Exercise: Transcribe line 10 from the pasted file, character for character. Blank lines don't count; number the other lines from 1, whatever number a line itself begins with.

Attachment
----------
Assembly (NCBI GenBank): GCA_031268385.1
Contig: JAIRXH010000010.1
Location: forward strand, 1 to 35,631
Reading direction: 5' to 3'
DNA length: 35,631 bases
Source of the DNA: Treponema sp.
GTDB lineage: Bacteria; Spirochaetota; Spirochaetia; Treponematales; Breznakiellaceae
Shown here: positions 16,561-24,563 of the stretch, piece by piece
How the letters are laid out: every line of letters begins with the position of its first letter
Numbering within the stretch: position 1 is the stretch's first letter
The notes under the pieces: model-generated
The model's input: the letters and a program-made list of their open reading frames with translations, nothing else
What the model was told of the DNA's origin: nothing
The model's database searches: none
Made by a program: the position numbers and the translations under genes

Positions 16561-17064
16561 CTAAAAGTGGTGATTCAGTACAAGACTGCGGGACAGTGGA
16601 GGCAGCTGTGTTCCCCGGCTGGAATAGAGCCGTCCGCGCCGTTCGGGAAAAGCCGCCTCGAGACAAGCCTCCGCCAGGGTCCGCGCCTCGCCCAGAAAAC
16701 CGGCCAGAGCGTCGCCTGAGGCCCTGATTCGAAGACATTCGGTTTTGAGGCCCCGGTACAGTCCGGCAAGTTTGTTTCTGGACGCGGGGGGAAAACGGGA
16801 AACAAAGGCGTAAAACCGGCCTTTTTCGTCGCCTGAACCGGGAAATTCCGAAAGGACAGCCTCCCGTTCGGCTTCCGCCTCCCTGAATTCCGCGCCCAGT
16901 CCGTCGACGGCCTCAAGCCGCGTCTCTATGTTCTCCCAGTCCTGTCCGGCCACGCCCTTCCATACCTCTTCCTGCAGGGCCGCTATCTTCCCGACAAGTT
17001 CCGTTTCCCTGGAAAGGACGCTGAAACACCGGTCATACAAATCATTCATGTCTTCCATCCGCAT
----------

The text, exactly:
Numbering within the stretch: position 1 is the stretch's first letter